Anaesthesia in Developing Countries
Five day International Course, Uganda. Unfortunately the Anaesthesia in Developing Countries 2021 course will not run in Uganda. If we run a course in 2021, information will be included here. Please email email@example.com if you would like to be notified when we have further details of the 2021 course and future courses.
Anaesthesia in Developing Countries (ADC) is an unusual and successful course which started in 1981 in Oxford, led by Dr Mike Dobson, in an effort to meet the specific needs of anaesthetists from the UK and other high-income countries wishing to travel to low and middle-income settings to work.
The provision of safe anaesthesia in the majority world is challenging, but essential to reduce avoidable illness and death in some of the poorest places on earth. Much of this illness and death occurs in young people, often associated with childbirth, and a significant amount is preventable by safer and better resourced anaesthetic practice.
For this reason many high-income-trained anaesthetists are moved to work in such environments alongside local doctors and health care providers in an effort to reduce the health burden in a particular place. When they do so, they encounter enormous differences between the environment in which they trained (with reliable power, sources of compressed oxygen and other gases, software-driven machines and a wide range of drugs) and that in which they seek to work. In addition they treat people with different diseases, often far more advanced than those they have seen before, and work within a differently resourced environment. Many find themselves taking on unexpected training and teaching roles, or administrative roles within a particular hospital.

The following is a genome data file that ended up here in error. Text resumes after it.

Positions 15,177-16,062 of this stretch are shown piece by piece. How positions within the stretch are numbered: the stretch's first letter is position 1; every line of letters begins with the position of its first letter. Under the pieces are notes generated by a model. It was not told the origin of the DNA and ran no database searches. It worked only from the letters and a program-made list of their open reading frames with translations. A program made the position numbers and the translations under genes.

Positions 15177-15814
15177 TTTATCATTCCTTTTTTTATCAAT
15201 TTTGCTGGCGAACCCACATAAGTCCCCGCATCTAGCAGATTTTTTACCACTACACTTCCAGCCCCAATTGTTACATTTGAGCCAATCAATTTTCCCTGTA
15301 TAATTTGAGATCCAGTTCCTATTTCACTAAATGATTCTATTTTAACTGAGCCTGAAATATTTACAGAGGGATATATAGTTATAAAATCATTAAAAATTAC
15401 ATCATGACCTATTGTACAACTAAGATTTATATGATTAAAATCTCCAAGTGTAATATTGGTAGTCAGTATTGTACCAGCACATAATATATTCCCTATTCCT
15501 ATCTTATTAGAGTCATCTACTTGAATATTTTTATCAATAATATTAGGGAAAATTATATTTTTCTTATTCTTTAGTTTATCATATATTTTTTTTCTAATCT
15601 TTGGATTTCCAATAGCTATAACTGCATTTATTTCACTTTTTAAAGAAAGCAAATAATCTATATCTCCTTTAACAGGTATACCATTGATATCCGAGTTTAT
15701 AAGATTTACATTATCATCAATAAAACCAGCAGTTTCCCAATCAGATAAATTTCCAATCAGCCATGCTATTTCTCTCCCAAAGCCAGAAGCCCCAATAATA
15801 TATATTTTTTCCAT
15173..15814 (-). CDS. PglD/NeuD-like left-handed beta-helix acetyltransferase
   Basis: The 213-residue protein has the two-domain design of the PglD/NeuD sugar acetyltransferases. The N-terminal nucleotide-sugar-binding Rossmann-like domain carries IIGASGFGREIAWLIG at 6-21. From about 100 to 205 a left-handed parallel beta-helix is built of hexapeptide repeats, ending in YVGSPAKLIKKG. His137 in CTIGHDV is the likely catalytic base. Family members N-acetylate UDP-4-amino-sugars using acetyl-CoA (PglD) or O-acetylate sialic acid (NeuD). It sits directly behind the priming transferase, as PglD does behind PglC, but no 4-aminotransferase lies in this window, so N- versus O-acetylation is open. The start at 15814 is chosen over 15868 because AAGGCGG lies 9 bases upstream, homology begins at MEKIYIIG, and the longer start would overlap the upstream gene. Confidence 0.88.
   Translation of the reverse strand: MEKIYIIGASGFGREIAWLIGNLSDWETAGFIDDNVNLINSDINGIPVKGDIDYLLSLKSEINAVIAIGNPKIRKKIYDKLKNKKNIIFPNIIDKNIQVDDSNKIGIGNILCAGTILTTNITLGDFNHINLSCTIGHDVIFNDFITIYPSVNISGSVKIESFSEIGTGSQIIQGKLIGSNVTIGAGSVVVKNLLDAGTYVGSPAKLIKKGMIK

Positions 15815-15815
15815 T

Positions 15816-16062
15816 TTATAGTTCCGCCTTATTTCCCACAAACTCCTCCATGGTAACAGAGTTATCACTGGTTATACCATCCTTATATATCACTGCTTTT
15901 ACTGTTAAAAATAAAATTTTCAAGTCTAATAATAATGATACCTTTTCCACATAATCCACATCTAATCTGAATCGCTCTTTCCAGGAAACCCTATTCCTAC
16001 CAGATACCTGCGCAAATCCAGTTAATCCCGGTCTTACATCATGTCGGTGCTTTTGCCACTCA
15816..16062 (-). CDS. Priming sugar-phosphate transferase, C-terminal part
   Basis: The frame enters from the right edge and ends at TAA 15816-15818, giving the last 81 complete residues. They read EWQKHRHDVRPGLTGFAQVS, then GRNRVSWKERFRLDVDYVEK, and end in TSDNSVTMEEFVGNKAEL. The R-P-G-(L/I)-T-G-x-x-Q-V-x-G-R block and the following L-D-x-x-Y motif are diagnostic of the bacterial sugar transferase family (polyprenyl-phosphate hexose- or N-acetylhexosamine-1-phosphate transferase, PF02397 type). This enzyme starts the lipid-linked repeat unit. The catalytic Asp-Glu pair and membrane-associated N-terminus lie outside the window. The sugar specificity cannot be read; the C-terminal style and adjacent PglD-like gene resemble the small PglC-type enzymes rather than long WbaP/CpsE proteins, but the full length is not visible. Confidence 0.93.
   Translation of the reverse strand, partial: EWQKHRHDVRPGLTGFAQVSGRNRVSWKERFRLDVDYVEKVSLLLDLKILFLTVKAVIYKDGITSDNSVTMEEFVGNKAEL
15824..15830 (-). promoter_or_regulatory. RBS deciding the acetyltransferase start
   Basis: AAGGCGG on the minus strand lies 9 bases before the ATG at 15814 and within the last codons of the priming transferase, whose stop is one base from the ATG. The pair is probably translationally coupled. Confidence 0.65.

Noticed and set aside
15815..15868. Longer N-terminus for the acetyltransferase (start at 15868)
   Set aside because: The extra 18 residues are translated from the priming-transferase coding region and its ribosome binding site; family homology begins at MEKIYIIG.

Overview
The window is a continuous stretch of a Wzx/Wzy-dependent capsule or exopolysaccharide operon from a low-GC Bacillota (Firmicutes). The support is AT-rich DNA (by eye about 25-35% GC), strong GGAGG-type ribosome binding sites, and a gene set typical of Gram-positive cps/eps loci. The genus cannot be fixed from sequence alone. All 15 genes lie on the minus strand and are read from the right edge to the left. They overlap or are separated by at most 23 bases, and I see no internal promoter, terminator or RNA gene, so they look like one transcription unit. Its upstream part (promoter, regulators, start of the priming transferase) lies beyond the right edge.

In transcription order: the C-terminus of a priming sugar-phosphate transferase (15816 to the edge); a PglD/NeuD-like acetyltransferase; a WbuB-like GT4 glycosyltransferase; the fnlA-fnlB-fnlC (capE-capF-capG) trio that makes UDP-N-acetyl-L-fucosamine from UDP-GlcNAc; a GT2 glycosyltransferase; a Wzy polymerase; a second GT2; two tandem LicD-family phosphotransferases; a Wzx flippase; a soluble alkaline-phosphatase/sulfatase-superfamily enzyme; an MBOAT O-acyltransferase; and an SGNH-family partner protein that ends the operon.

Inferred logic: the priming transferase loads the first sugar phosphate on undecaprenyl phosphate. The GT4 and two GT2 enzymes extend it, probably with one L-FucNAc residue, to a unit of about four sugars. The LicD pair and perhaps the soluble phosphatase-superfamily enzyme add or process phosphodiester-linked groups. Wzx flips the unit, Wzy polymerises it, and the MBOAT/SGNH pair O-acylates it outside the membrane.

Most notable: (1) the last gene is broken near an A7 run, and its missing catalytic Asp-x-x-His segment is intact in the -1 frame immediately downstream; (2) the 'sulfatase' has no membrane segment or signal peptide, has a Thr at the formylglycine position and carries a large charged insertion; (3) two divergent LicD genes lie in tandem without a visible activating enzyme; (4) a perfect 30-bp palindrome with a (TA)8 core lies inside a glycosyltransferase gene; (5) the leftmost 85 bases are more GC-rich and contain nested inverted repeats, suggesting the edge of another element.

The ADC course supports such anaesthetists (and therefore, indirectly, those whom they will treat) by offering training in the areas above which may not have been available within their own country’s anaesthetic system. In particular delegates have the opportunity to learn how to use draw-over anaesthetic systems, to maintain and repair their own equipment and to visit hospitals to see much of this equipment in action. A variety of teaching methods are used including lectures, seminars, workshops, and open discussion. Delegates are able to network with one another and with local anaesthetists to the benefit of all. We also benefit from the technical expertise of an experienced engineer from Diamedica who regularly teaches on the course.
Over the last decades the course has remained popular and useful with attendees who largely come from the UK, Australia, Canada and Europe. The course location in Uganda provides the opportunity for delegates to understand more about one LMIC setting in particular, while faculty from elsewhere in Africa provide additional perspectives. The course is organised from Oxford and directed by Dr Hilary Edgcombe, supported by co-director Dr Adam Hewitt Smith and an experienced, dedicated and enthusiastic faculty.
To be added to our mailing list for early information about future courses please email firstname.lastname@example.org and put ADC in the header.